Here are some examples of recent Lee & Low books for which we used targeted expert readers. Author Supriya Kelkar’s 2017 middle-grade novel Ahimsa takes place in India in 1942, during Gandhi’s independence movement. The story’s protagonist, Anjali, looks at the protests with fresh eyes and wonders why the rights of Dalits (the so-called “untouchables” of the Hindu caste system) are not included in the fight for freedom. A Dalit reader noticed in an early draft of the manuscript that the author included superstitions about and examples of the treatment of Dalit people from a variety of times and places. Because Dalit experiences vary depending not only on caste but also on socioeconomic status, location within the large country, and other factors, the targeted expert reader’s feedback compelled us as a team to home in on what would have been the specific experience of a Dalit person in the 1940s in that particular area of India.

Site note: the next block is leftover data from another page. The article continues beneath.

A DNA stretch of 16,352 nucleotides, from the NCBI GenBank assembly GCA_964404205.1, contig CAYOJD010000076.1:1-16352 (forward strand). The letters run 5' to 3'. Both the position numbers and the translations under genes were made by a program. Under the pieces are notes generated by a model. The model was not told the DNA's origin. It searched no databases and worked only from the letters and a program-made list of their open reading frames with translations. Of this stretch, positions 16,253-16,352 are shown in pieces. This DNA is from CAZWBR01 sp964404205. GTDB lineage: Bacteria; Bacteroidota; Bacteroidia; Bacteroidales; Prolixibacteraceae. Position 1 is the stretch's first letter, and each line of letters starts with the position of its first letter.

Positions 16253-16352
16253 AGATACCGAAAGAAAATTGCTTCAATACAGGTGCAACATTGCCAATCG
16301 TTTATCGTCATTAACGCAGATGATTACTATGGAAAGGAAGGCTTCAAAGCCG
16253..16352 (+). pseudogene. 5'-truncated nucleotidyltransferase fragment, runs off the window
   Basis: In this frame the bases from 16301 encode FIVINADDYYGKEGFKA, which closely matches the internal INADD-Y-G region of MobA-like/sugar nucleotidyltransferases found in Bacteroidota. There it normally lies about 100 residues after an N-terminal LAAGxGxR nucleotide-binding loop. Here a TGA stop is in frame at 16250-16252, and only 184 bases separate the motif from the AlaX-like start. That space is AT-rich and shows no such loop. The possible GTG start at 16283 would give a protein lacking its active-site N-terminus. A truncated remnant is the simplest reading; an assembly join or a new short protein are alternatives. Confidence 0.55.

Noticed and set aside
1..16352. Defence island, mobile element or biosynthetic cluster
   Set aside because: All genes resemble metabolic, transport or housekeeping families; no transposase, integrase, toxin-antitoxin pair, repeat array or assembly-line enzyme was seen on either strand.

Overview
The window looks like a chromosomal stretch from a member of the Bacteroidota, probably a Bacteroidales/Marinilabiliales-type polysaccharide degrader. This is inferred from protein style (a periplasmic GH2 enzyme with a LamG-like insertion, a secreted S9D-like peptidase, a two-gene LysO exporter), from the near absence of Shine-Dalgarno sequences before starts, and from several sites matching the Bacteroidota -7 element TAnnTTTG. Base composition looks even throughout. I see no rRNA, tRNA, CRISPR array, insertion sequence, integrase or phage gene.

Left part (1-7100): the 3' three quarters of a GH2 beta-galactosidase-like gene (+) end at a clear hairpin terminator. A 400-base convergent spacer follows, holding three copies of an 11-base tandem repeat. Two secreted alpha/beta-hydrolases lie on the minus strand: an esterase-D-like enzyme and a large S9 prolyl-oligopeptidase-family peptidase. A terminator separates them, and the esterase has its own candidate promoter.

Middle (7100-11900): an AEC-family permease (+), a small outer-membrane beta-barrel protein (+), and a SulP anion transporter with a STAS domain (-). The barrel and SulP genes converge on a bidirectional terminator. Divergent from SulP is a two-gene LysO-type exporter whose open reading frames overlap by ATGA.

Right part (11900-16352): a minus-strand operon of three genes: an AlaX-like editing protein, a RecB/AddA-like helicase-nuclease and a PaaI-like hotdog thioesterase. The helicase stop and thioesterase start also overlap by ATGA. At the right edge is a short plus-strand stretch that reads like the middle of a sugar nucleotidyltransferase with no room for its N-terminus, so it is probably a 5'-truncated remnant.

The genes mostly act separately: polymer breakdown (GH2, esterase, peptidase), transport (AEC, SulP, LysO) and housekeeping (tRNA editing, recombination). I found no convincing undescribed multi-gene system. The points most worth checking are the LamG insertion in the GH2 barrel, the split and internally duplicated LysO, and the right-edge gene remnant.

A targeted expert reader also helped us better understand how events could have happened in the 2018 picture-book biography Midnight Teacher: Lilly Ann Granderson and Her Secret School by Janet Halfmann (illustrated by London Ladd). According to Mississippi law in the 1850s, teaching an enslaved person how to read or write was strictly prohibited. However, the subject of Halfmann’s book is an enslaved woman of that period named Lilly Ann Granderson who taught other enslaved people how to read and write but, although caught, was never punished for it. Halfmann could not find any historical records explaining why the authorities decided not to punish Granderson. We needed assistance from an expert. Since the majority of the story takes place on a plantation near Natchez, Mississippi, we consulted Justin J. Behrend, a professor of history who had written an essay titled “Black Political Mobilization and the Spatial Transformation of Natchez.” Dr. Behrend answered several of our questions within the context of the story and said that, at the end of the day, it would have been the plantation owner who decided Granderson’s fate. And it seems as if, since we have no records or testimonials of a punishment, that plantation owner decided not to punish her. Dr. Behrend’s insights helped us better understand this complex story and why it ended the way it did. The information also proved useful in allowing the author to go into greater depth in the afterword, providing more nuance and meaning.